High security but low polling in West Bengal’s Maoist beltApril 30th, 2009 - 6:28 pm ICT by IANS
Lalgarh (West Bengal), April 30 (IANS) Indian Air Force helicopters roared in the sky, the thumps of the heavy boots of security personnel pierced the uneasy calm, but voters were only a handful in most areas of the state’s Maoist belt Thursday.
A massive security apparatus was put into operation in the Maoist-affected pockets in the three western districts of Bankura, West Midnapore and Purulia amid calls of vote boycott by the tribals and Left extremists.
Three air force helicopters kept a close vigil as most of the booths were seen deserted. A very handful electorate turned out in some pockets of Purulia and West Midnapore districts.
Polling was curtailed by two hours to end at 3 p.m. in the six most sensitive pockets - Jhargram, Binpur and Bandwan in West Midnapore, and Balarampur, Bagmundi and Jaipur in Purulia.
Polling was very low in this West Midnapore district block, about 150 km from Kolkata. The area is witnessing Maoist violence and unrest of the tribal people since November last year after a landmine went off targeting Chief Minister Buddhadeb Bhattacharjee’s convoy.
The villagers there had earlier opposed the entry of the police into the region.
The Maoists had also called for poll boycott.
“Polling was very low in Lalgarh area where booths were set up outside the constituency following tribal unrest. The enthusiasm was missing among the voters and they were also clueless about the polling booths where they could cast their votes,” People’s Committee against Police Atrocity (PCAPA) leader Shyamal Mahato told IANS.
PCAPA is the tribal group spearheading an anti-police movement in the region.
Tribals in this Maoist-dominated pocket were on a collision course with the administration over alleged police atrocities. After conciliatory talks between the PCAPA, the Election Commission and the state government, around 49 polling booths were arranged for over 35,000 to 40,000 voters in four villages in Lalgarh region.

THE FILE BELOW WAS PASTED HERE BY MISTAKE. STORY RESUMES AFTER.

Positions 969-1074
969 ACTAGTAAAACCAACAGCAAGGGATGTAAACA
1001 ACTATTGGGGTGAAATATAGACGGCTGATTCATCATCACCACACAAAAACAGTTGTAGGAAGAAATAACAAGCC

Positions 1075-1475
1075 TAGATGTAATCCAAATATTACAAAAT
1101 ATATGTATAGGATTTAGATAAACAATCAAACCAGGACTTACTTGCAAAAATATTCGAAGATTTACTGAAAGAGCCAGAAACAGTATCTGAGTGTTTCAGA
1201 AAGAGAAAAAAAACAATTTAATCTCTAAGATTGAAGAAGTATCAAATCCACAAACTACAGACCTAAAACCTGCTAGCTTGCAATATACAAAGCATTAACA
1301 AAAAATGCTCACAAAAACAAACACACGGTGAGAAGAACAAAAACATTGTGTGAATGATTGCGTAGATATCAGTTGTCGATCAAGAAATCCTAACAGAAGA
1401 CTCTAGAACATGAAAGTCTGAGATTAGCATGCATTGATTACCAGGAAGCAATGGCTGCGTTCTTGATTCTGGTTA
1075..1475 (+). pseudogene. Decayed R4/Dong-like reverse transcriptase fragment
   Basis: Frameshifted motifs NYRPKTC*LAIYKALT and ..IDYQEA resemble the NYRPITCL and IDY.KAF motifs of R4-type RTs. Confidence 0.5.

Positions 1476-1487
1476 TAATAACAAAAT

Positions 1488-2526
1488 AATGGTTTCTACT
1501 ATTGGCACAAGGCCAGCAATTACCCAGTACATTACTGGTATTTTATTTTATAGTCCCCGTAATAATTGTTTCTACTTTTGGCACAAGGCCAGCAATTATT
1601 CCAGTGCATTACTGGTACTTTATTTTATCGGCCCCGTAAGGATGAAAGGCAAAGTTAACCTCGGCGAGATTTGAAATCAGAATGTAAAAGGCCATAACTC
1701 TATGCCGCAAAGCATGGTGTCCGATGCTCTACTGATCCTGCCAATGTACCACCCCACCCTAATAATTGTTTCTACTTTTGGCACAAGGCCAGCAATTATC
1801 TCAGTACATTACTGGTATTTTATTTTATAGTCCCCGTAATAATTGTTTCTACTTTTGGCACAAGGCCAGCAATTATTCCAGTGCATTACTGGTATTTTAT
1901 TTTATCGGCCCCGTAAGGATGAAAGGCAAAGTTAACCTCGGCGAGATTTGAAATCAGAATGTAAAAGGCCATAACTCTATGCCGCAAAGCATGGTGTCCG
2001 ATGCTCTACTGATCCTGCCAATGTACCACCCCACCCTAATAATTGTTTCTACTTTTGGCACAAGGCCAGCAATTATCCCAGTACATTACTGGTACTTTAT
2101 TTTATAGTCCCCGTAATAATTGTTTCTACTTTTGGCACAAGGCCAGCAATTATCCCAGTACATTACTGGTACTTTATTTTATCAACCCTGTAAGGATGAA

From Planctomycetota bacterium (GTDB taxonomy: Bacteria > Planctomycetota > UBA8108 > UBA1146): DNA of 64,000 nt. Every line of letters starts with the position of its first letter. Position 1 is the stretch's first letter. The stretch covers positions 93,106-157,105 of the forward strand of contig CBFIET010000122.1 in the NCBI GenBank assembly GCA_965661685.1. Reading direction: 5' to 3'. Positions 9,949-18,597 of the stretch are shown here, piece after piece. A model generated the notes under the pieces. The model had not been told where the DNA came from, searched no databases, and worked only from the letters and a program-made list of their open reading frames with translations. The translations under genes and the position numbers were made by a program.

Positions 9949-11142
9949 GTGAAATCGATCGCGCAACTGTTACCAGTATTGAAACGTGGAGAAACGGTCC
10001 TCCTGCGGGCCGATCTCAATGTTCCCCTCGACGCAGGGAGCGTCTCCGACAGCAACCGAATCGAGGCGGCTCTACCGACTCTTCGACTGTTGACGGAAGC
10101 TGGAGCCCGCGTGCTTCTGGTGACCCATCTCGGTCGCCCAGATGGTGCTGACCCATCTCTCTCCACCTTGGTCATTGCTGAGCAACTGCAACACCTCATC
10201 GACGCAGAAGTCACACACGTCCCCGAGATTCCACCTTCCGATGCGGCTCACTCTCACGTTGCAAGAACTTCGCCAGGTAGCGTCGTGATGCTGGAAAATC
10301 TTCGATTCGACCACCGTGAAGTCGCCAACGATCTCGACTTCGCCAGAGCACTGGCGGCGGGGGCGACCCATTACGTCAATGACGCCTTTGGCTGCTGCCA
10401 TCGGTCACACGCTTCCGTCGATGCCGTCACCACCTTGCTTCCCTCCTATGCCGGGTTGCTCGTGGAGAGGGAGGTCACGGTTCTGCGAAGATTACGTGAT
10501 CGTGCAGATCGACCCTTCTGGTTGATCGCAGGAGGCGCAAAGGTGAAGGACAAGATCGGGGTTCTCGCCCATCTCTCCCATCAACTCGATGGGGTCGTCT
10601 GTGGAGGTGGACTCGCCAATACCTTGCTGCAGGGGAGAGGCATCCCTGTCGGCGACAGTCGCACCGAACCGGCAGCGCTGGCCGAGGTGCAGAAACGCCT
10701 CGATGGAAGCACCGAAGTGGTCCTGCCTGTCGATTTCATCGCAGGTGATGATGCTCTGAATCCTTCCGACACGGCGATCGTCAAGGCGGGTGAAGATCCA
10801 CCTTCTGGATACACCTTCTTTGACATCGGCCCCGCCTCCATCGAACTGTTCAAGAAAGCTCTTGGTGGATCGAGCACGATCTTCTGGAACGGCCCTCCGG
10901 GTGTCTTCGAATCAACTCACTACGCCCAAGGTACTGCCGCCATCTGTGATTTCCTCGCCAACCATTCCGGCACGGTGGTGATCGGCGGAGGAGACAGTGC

The booths have been moved five kilometres away with the poll officials arranging buses to ferry voters.
Gunfights between tribal communities boycotting polls and activists of the ruling Communist Party of India-Marxist (CPI-M) also broke out at Balarampur police station area of Purulia district. However, no casualty was reported.
“The situation was brought under control quickly and the poll process resumed in the area very shortly,” Purulia Superintendent of Police Rajesh Yadav said.
A section of the tribals boycotted the polls in the region.
In another incident, two Border Security Force (BSF) troopers were injured in a landmine blast triggered by suspected Maoists at Biramdih in Purulia district, Home Secretary Ardhendu Sen said.
“We are ascertaining if Maoists are behind the low-intensity blast,” state Inspector General of Police (Law and Order) Raj Kanojia told IANS in Kolkata.
The voter turnout was significantly low at Banspahari, Lalgarh, Ramgarh, Sijua, Bhimpur areas of West Midnapore district till noon.
Home Secretary Ardhendu Sen told reporters in Kolkata that the turnout was 25 percent in the first four hours of the polling.
The state deployed about 220 companies of central paramilitary forces to ensure peaceful elections, especially in three Maoist-violence hit western districts.
According to the Election Commission, the deployment of paramilitary forces in any state is the highest in the country.
About 81 companies of paramilitary forces and 10,000 policemen were deployed in West Midnapore alone, under which the trouble-torn Lalgarh area falls.
The CPI-M activists and the state’s main opposition Trinamool Congress supporters clashed at Bibardah area of Bankura district and also ransacked a few electronic voting machines (EVM) at a polling station.
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